LANSING —In his nearly eight years in office, Governor John Engler has turned dozens of state functions over to the private sector, saving taxpayers millions of dollars. But the administration's overall track record in privatizing is mixed, according to a series of stories by reporter Chris Andrews in the Lansing State Journal: Some notable successes have been marred by a few snafus.

One of the administration's most successful efforts, notes Andrews, was the sale of the state's workers' compensation insurer, the Accident Fund, to Blue Cross/Blue Shield of Michigan in 1995. Critics predicted that if the state got out of the insurance business, premiums would rise and small businesses would be unable to buy affordable workers' compensation insurance. But, says Andrews, ". . . premiums industrywide plunged about 32 percent between 1995 and 1997 and businesses have more options than ever. The state received $255 million from the sale, Blue Cross reported net income of $57 million in 1997, and once-stressed-out workers seem happy with the change."

The administration's latest privatization move came in July of this year, when the state administrative board unanimously approved the sale of the state's vaccine lab to BioPort, Inc. for $25 million. An Associated Press report noted that Governor Engler "expressed his happiness that the aging, money-losing lab would soon go into private hands where it is expected to prosper."

Controversy continues to plague the 1997 partial privatization of Michigan's liquor distribution. State officials are examining the feasibility of placing the financial end of the operation back under public control by having the state's 13,000 bars and stores pay for their liquor electronically through an existing system run by the Michigan Lottery.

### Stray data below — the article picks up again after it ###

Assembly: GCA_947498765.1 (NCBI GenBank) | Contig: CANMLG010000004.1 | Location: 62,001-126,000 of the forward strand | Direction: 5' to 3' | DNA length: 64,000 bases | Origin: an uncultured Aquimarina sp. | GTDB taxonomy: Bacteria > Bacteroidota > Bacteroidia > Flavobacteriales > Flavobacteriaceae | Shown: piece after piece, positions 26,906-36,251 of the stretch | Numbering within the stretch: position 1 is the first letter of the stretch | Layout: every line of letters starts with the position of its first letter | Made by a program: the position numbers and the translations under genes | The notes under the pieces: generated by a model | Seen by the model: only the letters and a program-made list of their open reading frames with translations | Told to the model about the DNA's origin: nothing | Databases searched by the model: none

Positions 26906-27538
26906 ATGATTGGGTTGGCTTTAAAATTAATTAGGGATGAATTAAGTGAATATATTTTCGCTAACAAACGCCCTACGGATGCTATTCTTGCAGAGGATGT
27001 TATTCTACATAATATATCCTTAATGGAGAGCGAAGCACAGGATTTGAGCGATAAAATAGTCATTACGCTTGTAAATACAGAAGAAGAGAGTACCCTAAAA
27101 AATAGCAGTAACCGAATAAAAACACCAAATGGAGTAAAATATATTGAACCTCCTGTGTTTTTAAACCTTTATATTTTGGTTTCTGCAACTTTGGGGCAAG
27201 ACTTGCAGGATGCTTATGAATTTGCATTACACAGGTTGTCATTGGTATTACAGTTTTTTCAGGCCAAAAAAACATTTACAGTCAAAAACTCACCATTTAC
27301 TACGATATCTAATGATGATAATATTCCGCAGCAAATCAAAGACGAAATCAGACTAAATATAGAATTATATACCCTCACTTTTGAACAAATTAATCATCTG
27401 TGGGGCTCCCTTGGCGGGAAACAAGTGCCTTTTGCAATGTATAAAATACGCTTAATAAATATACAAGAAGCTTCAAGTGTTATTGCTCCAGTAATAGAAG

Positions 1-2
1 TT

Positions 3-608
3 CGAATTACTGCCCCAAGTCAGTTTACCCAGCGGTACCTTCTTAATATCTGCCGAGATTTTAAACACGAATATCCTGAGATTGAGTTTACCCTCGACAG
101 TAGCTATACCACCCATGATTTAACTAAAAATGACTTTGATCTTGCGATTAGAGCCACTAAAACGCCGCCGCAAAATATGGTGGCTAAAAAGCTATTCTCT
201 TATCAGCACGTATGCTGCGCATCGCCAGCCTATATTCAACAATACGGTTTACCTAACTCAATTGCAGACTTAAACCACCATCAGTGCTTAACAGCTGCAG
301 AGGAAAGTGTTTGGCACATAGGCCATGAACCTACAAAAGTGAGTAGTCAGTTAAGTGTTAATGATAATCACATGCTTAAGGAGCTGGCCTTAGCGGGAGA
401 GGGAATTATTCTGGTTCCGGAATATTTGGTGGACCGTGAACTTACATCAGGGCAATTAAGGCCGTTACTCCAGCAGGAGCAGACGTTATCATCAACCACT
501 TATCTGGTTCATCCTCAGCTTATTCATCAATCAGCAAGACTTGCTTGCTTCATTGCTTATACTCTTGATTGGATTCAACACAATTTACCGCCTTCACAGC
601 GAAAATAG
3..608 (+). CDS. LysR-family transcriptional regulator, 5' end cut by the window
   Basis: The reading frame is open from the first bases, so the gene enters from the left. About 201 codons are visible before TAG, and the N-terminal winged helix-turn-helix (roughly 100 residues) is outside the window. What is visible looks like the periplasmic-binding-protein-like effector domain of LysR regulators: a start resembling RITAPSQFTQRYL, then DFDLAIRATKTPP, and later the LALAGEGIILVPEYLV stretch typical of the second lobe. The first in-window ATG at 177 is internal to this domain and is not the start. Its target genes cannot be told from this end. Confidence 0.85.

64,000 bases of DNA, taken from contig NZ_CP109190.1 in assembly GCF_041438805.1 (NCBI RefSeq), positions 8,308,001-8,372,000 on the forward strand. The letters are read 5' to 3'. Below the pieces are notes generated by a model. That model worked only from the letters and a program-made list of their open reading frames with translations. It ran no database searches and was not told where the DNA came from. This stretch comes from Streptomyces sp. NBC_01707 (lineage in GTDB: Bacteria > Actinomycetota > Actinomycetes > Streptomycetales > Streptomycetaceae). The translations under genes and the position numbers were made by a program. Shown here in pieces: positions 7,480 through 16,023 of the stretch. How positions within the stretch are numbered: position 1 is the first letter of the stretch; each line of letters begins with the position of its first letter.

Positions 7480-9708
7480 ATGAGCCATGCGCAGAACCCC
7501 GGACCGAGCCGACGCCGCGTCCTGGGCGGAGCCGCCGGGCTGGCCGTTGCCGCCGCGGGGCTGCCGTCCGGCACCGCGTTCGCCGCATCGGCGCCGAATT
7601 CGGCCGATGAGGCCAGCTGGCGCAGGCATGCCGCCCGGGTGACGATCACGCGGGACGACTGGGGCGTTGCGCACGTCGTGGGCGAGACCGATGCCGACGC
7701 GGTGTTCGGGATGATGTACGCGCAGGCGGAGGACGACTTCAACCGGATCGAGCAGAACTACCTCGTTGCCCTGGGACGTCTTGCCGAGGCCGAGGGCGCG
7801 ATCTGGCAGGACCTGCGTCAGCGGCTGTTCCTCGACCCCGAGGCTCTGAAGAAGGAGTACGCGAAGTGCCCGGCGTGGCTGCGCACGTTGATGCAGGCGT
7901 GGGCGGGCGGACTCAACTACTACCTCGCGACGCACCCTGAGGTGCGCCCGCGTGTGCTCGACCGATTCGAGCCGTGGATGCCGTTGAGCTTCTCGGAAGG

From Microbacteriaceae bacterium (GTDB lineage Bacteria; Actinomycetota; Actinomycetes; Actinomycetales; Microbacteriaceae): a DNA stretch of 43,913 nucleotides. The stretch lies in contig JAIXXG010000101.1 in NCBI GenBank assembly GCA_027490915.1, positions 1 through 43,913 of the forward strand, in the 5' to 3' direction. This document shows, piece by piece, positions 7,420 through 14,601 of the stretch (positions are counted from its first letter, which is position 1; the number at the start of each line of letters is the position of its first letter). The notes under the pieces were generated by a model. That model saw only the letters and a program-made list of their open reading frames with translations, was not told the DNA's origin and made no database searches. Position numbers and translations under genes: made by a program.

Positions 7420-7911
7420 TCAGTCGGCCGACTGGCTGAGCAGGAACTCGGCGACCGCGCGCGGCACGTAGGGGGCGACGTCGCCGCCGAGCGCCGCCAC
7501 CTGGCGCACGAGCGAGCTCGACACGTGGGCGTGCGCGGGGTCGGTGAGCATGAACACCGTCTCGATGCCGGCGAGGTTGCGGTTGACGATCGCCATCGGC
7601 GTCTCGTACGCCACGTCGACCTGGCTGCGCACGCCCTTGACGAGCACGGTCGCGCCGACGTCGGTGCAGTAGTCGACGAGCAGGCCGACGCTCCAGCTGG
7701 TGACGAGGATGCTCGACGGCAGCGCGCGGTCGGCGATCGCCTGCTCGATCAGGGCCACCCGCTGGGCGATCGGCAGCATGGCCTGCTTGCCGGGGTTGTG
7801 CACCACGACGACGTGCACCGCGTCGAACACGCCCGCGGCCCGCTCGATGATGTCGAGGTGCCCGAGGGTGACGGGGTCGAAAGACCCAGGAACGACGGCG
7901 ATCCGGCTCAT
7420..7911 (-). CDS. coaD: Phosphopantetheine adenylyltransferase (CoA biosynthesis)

Nonetheless, Jacquelyn A. Stewart, chairwoman of the Michigan Liquor Control Commission, maintains that the privatization has been successful and cites these facts as evidence: The state no longer needs to own and staff three large warehouses and 63 leased facilities; free delivery saved licensees in the City of Detroit $1.4 million alone; licensees are permitted more purchasing choices than ever before; and the state netted $91.1 million from the 1997 privatization.

The state's switch to managed health care through private providers in the prison system was troubled when the contract holder, United Correctional Managed Care, failed to meet all its obligations to vendors. The state switched to Correctional Medical Services, which Ken McGinnis, director of the department of corrections, says has "performed very well and is making full payments to vendors."

Contracting for road maintenance around Lansing and the state's early experience in privatizing campground reservations continue to raise questions about whether a single, centralized agency to oversee privatization is needed, but the administration, while acknowledging temporary shortcomings, maintains that department directors are capable of performing all necessary oversight.

Finally, a U.S. District Court Judge in May set back the administration's program to use private sector workers to carry out employment services with federal and state funds through the Michigan Jobs Commission. Judge Robert Holmes sided with the U. S. Department of Labor in ruling that private sector workers cannot be used. The administration plans to appeal.